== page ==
Amanda Seyfried opens up about her mental illness, says it should be “taken as seriously as anything else”

It’s really a shame that so many people live with the stigma of mental illness and feel like they can’t talk about it. Which is why when a celeb like Amanda Seyfried talks about her OCD and how she’s managed it throughout the years, it feels refreshing. It sounds cheesy, maybe, but the more anyone talks about anything that’s sort of “taboo,” like mental illness, sickness, or addiction, the better it is for everyone. And one day we’ll be one big, weird, happy family and go live on Seyfried’s sick-sounding farm in upstate New York.

Seriously, though, you want to hang out with Seyfried on this property, the scene of her big feature interview, which she’s renovated with her OCD in mind. She told David Denicolo of Allure, “I just finished renovating one of the barns for guests. I put in a bathroom and a little kitchenette, but no stove; I want people to eat meals in the house. Also, I always worry about people and how they use stoves. Which is just a controlling thing.”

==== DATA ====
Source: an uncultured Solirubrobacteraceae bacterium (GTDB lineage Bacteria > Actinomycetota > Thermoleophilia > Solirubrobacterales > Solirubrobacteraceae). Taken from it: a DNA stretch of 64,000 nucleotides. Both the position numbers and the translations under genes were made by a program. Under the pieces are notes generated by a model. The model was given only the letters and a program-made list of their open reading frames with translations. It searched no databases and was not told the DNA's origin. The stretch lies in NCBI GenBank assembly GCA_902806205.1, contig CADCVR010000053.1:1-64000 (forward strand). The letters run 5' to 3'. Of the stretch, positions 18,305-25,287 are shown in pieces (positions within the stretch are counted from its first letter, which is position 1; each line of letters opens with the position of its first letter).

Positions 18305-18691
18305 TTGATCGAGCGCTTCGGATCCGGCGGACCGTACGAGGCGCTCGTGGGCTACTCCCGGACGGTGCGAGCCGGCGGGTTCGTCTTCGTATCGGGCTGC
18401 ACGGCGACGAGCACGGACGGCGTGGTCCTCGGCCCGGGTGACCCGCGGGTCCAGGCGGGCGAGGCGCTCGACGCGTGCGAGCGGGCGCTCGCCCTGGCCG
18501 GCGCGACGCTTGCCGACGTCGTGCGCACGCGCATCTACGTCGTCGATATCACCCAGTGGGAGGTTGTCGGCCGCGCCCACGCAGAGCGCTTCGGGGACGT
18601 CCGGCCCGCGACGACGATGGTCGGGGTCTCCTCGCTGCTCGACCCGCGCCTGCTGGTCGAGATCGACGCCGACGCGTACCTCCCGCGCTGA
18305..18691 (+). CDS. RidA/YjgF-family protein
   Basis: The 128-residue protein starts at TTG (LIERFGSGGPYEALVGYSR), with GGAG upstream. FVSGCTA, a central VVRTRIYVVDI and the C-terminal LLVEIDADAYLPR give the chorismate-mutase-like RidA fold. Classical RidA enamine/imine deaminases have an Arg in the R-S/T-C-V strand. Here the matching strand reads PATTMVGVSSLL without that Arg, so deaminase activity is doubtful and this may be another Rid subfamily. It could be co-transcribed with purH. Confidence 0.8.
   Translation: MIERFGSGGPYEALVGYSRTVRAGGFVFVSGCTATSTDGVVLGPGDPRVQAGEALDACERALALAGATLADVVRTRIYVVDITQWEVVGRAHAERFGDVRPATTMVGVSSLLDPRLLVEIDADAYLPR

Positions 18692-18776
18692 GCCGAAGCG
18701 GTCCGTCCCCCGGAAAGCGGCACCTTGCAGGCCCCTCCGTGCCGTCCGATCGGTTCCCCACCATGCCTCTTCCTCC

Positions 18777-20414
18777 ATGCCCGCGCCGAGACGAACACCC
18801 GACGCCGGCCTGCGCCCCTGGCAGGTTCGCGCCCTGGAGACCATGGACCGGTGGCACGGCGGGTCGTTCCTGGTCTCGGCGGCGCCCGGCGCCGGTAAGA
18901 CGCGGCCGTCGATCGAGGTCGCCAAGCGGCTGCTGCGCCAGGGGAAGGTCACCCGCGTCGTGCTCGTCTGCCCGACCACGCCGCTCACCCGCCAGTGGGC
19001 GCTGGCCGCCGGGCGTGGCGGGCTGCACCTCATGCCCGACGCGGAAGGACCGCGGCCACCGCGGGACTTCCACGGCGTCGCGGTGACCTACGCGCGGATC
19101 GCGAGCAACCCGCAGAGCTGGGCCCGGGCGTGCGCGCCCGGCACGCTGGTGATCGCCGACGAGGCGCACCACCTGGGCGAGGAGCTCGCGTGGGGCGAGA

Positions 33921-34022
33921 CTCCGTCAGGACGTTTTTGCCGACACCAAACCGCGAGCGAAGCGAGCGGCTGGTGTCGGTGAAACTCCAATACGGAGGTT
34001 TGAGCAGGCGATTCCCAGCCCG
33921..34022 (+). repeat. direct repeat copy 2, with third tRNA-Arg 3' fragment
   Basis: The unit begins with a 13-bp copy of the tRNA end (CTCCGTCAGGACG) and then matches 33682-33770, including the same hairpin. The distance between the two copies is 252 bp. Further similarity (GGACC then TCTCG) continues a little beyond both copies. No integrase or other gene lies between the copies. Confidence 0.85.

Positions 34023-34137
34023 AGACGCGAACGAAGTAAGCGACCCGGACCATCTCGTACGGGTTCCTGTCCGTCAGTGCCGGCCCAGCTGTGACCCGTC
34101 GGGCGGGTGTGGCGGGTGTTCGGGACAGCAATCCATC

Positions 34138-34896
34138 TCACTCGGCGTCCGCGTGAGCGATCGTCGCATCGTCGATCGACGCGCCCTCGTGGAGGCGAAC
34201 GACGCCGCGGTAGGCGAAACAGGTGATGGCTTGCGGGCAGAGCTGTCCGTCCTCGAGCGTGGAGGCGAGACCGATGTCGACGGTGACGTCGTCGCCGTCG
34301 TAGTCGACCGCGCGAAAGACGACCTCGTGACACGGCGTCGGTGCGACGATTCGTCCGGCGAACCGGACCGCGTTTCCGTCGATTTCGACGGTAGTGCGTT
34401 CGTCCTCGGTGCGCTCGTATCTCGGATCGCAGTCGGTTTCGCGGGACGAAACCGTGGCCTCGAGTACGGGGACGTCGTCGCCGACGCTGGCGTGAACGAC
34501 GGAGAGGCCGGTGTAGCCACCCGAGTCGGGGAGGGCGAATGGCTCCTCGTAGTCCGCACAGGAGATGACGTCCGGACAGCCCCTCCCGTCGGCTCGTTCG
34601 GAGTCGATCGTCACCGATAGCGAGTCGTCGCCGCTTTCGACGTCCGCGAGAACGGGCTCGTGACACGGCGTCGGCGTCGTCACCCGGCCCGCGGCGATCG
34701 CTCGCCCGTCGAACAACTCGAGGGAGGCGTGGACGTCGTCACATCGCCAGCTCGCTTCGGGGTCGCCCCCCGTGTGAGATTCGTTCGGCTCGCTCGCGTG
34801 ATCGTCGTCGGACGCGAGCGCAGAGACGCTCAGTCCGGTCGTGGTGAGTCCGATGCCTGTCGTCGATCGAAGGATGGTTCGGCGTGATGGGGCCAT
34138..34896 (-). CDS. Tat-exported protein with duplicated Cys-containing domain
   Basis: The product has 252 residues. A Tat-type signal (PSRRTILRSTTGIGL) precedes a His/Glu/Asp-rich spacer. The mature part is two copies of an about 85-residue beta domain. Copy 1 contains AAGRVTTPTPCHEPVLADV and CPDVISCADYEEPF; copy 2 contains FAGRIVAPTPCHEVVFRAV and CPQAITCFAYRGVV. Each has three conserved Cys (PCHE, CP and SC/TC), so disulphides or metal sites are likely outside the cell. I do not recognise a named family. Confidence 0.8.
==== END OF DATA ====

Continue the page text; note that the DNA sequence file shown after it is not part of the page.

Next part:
It’s about the fear that someone will burn something down in the barn if she leave them alone for too long. Obsessive compulsive disorder is often portrayed in the media as a “quirky” little thing (counting, pacing, organizing), but it comes with a lot of anxiety, fear, and depression. Which is why Seyfried considers Lexapro her BFF.

https://twitter.com/Allure_magazine/status/788357543672242197

She’s been taking the lowest dose for 11 years, she told Allure. And it seems to be working, but she’s nervous to kick the habit just in case. “I don’t see the point of getting off of it. Whether it’s placebo or not, I don’t want to risk it. And what are you fighting against? Just the stigma of using a tool? A mental illness is a thing that people cast in a different category [from other illnesses], but I don’t think it is. It should be taken as seriously as anything else,” she said.

Seyfried is right about mental illness being somehow in a different category, and if someone had a chronic disease, would you shame them for taking meds? She said, “You don’t see the mental illness: It’s not a mass; it’s not a cyst. But it’s there. Why do you need to prove it? If you can treat it, you treat it. I had pretty bad health anxiety that came from the OCD and thought I had a tumor in my brain. I had an MRI, and the neurologist referred me to a psychiatrist. As I get older, the compulsive thoughts and fears have diminished a lot.”

Everyone needs to listen to Seyfried and stop acting weird and icky about mental health issues. Even if we all can’t escape to the woods and renovate barns, we all have our ways of dealing with our shit.